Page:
wE'Re AlL mAd HeRe

Anxiety, Social Anxiety, Panic… and the rest!

The mental gene

Mental illness is inherited from our parents. Discuss. . . This seems to be a hot topic in the media at the moment, but is it really anything new? We pass on a variety of things via our DNA; blue eyes, receding hair lines, asthma, so why is anxiety or depression that surprising?

In the past readers have asked my opinion, but this is a difficult one for me because I don’t like association of blame that comes with it. The idea of a family being cursed isn’t pleasant and implies that everyone is a victim. When it comes to genetics I see it in basic terms, you get what you’re given and it’s up to you to decide what to do with it. I suppose it’s the old nature vs nurture argument.

So before we begin let me be clear, I have a wonderful relationship with my family and I don’t blame them for the way that I am. I was blessed with very loving and supportive parents.

Researchers from the Department of Psychiatry Institute of Wisconsin-Madison were recently able to prove that an “over active brain circuit that is typically linked to anxiety disorders was passed down from one wave to the next.” Naturally they did this using monkeys, it’s always bloody monkeys. You can read the full study here

So there you have it, I was born with a brain more susceptible to anxiety than others. Although in my opinion the faulty nerves lay dormant for many years until I reached the age of fourteen.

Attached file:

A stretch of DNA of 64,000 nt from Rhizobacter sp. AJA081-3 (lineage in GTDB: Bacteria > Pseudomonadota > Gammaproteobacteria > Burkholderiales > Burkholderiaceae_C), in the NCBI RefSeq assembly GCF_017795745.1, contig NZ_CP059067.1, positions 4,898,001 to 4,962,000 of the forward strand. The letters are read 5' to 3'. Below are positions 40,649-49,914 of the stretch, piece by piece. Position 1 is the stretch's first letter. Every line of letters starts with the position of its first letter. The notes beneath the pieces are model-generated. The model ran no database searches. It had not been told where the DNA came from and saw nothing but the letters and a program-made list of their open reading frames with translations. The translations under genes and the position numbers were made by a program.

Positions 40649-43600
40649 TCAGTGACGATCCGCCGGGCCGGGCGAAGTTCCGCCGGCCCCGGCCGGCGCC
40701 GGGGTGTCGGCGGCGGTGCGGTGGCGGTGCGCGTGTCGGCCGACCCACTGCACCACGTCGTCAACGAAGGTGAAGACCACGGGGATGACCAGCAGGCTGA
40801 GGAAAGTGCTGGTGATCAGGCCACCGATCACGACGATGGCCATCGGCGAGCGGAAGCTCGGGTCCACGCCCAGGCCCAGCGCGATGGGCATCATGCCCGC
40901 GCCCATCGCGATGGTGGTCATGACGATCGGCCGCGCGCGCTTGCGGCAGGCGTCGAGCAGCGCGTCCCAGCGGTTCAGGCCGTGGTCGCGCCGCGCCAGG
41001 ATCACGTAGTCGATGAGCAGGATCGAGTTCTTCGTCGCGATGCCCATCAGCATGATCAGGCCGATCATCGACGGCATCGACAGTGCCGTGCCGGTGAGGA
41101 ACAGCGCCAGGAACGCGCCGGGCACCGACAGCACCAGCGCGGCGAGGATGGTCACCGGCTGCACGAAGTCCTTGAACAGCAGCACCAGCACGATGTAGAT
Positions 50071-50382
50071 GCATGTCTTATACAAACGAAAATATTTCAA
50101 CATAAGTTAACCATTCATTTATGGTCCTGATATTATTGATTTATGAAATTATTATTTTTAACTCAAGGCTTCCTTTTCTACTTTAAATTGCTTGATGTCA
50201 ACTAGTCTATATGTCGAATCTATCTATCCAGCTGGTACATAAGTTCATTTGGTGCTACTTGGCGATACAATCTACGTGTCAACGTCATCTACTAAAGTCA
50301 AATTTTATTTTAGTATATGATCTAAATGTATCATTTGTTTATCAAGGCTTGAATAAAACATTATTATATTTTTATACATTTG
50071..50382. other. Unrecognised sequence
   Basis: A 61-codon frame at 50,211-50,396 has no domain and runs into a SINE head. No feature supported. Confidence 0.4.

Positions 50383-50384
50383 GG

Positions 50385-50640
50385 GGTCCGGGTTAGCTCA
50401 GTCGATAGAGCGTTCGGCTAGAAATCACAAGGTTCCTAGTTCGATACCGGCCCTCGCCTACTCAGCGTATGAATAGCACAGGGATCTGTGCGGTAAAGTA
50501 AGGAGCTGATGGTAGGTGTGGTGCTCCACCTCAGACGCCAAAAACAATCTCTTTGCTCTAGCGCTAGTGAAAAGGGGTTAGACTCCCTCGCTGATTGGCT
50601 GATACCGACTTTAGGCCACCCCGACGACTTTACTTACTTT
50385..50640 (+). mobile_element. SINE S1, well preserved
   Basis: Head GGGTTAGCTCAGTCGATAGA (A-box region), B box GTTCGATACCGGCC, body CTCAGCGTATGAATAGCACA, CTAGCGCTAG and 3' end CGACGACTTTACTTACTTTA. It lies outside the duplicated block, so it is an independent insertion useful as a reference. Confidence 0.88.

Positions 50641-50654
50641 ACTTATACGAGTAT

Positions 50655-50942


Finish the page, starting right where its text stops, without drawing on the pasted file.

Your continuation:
I was a happy and reasonably carefree child, but I don’t think my parents would disagree that I was overprotected. Some of the key repeated warnings still haunt me today, “don’t do that, you’ll break your neck!” “Be careful, chew your food properly or you’ll choke to death!” “Bad men wait in dark alleys. Never go anywhere alone” As I got older the warnings became less about death and more about life choices. “You cannot live in that (student) house, Jesus Christ Claire. It’s awful.” “You can’t do that, you won’t be able to cope.”
These days Dan and I joke about my fear of the world. I worry that every knock on the door is a murderer, (seriously I do). It also makes me smile when my dad calls me dramatic… is it any wonder!
Still, I didn’t break my neck doing hand stands and I wasn’t abducted by the child catcher, so all in all I’d say that my parents did a good job. I was their first child and naturally they wanted to keep me safe from harm. The world can be a scary place.

Unfortunately this cotton wool treatment did cause me to seriously doubt my own abilities to make decisions. I was terrified of making a mistake that might ruin my life and I sort guidance for everything. When actually, your teenage years are the time to try things and be free.